Labor & Business

After long battle, Nursing Home Staffing and Quality Care Act becomes law

Previous to the mandated 3.8 hours, there was no specific number in place regarding patient care, said Adelina Ramos, a CNA at Greenville Nursing Center who works with seniors in a dementia unit. “So if they feel like giving you 15 residents a day, you have 15 residents an day and altogether you could have 40 minutes a day per resident. You have to rush through the day to get that many residents done, and you only have an eight hour shift.”
Photo for After long battle, Nursing Home Staffing and Quality Care Act becomes law

Published on May 28, 2021
By Steve Ahlquist

Rhode Island Governor Daniel McKee overcame initial concerns and signed the Nursing Home Staffing and Quality Care Act (S0002AH5012Aaa) on Thursday, which sets minimum staffing levels for Rhode Island nursing homes. Signing this legislation into law marks the end of a successful three year battle to more properly compensate direct caregivers and to allow them to deliver the kind of care nursing home residents deserve. The bill was given little serious attention by former Speaker of the House Nicholas Mattiello, who blocked the bill’s passage twice before being voted out of office.

The most recent time the bill was blocked was a year ago, during a pandemic that claimed the lives of well over a thousand nursing home resident and workers. Instead, the House opted for a nonsensical study commission. In reaction to Speaker Mattiello, the caregiver’s union, SEIU-1199 helped lead the successful campaign to oust Speaker Mattiello. Meanwhile, the Rhode Island Health Care Association (RICHA), the for profit nursing home owners trade association, spent over $70,000 to try to re-elect Mattiello including over $38,000 in direct campaign contributions. In addition to ousting a sitting Speaker, SEIU 1199 NE helped elect State Representatives Brandon Potter (Democrat, District 16, Cranston) and Leonela Felix (Democrat, District 61, Pawtucket). Both were present at the bill signing on Thursday.

New House Speaker Joseph Shekarchi (Democrat, District 23, Warwick) seemingly disinclined to repeat Mattiello’s mistake, supported the bill this year.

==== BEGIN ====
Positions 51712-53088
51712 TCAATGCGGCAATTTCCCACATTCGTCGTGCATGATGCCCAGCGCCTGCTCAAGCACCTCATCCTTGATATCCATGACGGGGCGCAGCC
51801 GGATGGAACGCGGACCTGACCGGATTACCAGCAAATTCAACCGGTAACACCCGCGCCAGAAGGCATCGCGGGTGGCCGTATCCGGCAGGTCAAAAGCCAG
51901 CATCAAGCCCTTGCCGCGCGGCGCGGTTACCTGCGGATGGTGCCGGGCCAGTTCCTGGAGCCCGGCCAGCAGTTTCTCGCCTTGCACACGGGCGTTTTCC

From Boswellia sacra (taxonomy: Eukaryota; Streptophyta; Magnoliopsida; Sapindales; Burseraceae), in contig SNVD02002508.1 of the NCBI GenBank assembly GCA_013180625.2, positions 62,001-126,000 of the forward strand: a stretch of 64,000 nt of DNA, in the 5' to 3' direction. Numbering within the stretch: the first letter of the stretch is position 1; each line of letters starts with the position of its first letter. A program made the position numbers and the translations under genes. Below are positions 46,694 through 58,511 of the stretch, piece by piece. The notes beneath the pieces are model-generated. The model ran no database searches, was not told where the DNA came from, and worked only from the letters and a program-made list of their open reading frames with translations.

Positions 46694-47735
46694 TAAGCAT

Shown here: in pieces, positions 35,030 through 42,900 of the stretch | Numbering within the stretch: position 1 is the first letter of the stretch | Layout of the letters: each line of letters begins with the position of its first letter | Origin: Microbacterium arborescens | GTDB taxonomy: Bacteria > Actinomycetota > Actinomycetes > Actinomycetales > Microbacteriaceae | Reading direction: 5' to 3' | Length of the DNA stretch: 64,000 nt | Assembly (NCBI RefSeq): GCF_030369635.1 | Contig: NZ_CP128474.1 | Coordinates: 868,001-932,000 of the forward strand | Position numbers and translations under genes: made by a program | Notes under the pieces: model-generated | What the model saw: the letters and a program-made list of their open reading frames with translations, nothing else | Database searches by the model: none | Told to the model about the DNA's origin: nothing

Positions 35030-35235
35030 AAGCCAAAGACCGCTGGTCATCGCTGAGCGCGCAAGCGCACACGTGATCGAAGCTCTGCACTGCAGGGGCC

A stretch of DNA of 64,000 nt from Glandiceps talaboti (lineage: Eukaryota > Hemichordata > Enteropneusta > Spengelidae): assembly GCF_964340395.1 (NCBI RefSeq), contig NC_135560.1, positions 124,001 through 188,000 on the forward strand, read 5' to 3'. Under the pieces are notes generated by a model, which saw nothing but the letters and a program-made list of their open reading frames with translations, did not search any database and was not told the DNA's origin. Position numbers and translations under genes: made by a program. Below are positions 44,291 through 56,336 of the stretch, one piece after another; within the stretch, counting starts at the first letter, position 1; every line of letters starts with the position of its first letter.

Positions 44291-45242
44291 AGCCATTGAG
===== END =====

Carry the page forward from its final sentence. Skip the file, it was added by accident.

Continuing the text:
The new law, says Adelina Ramos, a CNA at Greenville Nursing Center who works with seniors in a dementia unit, “means we get more time with our patients – especially since I work in the dementia unit and basically have to rush through the care for our residents. So this means we can take more time with our residents and do more activities with them.”

The bill is also good in that caregivers will no longer “stress out” said Ramos.

Previous to the mandated 3.8 hours, there was no specific number in place regarding patient care, said Ramos. “So if they feel like giving you 15 residents a day, you have 15 residents an day and altogether you could have 40 minutes a day per resident. You have to rush through the day to get that many residents done, and you only have an eight hour shift.”

Adelina Ramos was recently featured in People Magazine.

Ramos introduced the Governor at the signing event. (Strong winds messed with the audio):

Here are the politicians speaking (again the wind was too fierce for quality audio):

SEIU-1199 released more info on the bill:

  • For years, nursing home caregivers, resident family members and advocates have been speaking out about the need to raise staffing standards in Rhode Island nursing homes – long before COVID-19. Recent research finds that three-fourths of the nation’s nursing homes failed to meet federal staffing expectations for registered nurse staffing prior to the pandemic.  Rhode Island ranked 40th in the country (Q4 of 2020 CMS) data for the average number of hours nursing home residents receive and last in New England. That’s why Raise the Bar on Resident Care launched its campaign almost two years ago to raise nursing home care standards. 
  • The legislation will bring Rhode Island in line with Massachusetts for one of the best staffing standards in New England in 2022 and will phase into a standard in 2023 that will make Rhode Island a national leader for staffing standards for nursing home residents. Moreover, the legislation will put historically underpaid nursing home workers who are overwhelmingly women and disproportionately people of color on a path to a living wage by guaranteeing future Medicaid investments are directed towards wages.
  • The starting wage for Rhode Island nursing assistants is just $12.34 or $23,693 a year. This wage falls far short of the estimated annual pre-tax earnings of $66,057 required to meet the basic needs of a single parent family in Rhode Island. By raising wages, this legislation will allow nursing homes to better recruit and retain qualified caregivers.

UpriseRI has been covering this and related issues for many years. Here are some of those stories:

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